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I recently heard of a new documentary via Cosmic Variance called Expelled, about how the science establishment routinely beats up on the intelligent design folks, denying them tenure and whatnot. Trailers can be seen here.

One of the points damning evolution the movie makes is that evolution is responsible for the Holocaust (among other things). I admit I have a bit of a soft spot for intelligent design people. By all means I think they should continue to work on their theories as much as they want, and if they come with something vaguely scientific that the rest of us should consider then good for them. In the meantime…

If you claim we should reject evolution because it caused the Holocaust, you might as well claim that nuclear physics is a fiction since it caused the atomic bombs to be dropped on Hiroshima and Nagasaki. The laws of nature don’t change just because you think it would be nice! Evolution, like the inner workings of an atom, is not a legislation that we can repeal once we realise that bad guys can use it to their advantage.

As an aside, a similar argument is sometimes used for the existence of god. Upon discussing my atheism with some missionaries at my door one day, the subject of the afterlife came up. One asked what I think happens when we die, to which I said something along the lines of “Nothing. We just die, and that’s it.”

Surprised, he asked, “And you’re okay with that?”

Does it matter if I’m not? If God doesn’t exist, if there is no afterlife, would he spontaneously come into being just because a lot of people think Heaven would be nice? Sure, I admit, it probably would be nice. Who wouldn’t want to have the possibility of everlasting peace and happiness instead of an absolute end? (Not that you’d care once the end came. You’d be dead, afterall. Sometimes I think people picture sitting around in a dark room being bored until the end of time.) Better yet, if God did exist, could we kill him by wishing he didn’t? I would have thought the all-mighty creator would be a bit tougher than a fairy in Never-Never Land.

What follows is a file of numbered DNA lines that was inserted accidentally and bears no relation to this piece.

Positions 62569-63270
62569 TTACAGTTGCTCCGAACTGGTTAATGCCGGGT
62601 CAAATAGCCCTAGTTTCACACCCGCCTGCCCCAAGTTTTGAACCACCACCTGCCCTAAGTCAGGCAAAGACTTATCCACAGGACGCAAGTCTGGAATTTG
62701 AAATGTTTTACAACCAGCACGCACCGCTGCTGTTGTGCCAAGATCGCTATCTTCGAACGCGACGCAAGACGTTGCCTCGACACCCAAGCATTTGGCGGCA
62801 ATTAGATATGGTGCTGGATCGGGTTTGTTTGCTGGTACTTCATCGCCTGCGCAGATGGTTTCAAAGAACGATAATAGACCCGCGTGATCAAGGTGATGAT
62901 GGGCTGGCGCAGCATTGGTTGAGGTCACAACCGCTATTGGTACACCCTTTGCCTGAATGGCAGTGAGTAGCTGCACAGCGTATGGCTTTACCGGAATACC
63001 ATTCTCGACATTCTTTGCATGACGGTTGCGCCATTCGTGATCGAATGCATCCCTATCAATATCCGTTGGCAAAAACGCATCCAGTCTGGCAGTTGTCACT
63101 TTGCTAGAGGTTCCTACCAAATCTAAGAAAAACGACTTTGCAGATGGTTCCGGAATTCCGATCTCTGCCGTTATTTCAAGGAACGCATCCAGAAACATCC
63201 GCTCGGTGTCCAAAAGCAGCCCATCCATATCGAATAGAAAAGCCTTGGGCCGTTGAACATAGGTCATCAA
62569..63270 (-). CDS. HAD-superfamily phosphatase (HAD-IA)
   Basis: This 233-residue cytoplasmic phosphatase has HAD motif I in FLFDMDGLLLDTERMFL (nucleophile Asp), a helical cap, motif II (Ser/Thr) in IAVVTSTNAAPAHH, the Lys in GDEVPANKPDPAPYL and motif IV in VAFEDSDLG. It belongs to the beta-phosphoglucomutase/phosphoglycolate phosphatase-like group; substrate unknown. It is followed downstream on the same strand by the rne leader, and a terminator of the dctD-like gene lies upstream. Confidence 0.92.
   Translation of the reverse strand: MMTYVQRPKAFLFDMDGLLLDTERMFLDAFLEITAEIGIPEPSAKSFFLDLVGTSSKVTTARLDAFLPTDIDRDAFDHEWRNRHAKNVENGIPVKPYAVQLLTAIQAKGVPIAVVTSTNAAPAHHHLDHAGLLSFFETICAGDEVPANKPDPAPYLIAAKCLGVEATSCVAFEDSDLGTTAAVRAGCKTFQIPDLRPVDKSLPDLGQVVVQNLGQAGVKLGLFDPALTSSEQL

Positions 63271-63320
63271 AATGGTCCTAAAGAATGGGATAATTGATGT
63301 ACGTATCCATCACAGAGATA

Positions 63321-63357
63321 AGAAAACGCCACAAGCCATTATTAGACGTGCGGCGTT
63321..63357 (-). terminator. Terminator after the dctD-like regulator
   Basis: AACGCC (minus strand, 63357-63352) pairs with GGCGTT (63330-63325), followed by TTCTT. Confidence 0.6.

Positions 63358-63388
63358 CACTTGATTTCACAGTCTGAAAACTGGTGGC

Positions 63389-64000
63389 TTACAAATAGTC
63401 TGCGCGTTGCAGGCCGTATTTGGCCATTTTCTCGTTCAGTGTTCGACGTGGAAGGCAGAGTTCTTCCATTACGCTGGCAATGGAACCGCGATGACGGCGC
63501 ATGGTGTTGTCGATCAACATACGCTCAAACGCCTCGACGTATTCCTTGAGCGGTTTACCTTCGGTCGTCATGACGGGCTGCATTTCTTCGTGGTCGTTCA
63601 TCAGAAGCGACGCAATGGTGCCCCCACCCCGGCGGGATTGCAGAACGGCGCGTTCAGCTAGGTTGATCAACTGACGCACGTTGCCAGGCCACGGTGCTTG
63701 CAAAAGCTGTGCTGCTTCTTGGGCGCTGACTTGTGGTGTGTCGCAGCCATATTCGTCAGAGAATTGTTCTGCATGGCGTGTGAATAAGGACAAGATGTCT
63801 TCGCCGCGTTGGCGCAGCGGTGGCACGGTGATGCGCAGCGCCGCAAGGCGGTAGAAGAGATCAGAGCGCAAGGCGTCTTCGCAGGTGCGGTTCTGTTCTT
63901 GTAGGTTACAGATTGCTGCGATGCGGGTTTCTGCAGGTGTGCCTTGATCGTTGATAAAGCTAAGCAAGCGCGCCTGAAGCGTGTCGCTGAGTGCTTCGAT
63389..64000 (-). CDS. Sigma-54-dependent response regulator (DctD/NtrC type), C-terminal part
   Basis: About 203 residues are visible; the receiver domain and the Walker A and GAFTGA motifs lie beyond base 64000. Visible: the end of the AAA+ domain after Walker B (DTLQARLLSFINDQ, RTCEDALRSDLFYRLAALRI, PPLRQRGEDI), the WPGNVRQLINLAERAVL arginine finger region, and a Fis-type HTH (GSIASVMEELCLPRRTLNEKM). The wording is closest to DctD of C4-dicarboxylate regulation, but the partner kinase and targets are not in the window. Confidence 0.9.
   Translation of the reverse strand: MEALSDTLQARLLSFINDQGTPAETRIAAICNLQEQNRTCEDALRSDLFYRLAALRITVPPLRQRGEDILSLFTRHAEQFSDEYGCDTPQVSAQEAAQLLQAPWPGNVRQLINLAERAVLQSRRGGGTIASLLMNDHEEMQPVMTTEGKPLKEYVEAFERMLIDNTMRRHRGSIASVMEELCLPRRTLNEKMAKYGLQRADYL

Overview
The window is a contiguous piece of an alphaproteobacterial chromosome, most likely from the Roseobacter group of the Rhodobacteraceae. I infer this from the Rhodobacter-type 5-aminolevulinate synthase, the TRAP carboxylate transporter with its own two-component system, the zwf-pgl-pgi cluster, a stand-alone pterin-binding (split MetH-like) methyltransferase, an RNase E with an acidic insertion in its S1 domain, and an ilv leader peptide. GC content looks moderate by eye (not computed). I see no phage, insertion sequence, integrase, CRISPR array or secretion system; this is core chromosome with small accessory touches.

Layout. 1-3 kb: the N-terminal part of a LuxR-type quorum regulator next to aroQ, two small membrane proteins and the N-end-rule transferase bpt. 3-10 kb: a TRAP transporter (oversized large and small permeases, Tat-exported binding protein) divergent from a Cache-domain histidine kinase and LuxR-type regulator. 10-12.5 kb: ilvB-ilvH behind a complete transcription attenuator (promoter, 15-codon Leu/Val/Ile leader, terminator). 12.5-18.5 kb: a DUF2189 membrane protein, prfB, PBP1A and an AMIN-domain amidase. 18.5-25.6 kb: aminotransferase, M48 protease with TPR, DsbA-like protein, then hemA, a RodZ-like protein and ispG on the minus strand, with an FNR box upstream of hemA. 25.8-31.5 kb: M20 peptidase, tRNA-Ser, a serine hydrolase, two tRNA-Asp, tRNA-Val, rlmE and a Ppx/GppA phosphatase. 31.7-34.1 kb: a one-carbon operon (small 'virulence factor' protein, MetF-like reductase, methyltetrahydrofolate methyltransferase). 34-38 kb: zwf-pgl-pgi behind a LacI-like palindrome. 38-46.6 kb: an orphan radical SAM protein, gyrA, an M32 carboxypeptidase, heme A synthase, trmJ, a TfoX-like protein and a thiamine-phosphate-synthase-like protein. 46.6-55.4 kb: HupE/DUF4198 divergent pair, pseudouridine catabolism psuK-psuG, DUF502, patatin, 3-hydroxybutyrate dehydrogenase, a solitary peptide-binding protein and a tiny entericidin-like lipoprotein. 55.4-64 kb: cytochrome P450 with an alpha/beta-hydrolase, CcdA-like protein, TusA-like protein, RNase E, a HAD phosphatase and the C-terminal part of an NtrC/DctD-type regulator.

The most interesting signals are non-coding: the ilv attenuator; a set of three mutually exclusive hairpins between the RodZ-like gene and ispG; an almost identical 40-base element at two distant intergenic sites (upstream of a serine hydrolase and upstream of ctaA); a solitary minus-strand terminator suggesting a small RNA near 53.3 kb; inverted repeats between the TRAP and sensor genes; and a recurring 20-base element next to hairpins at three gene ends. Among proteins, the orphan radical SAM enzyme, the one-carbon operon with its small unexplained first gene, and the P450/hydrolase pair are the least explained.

The fallacy of the argument is even more obvious in the case of evolution. Go ahead and say evolution (or more to the point, genetics) caused the Holocaust if you want (I won’t believe you, but go ahead and say it). It doesn’t mean you can declare that evolution is incorrect to make up for it. Even if it is wrong for other reasons, this certainly isn’t one of them.

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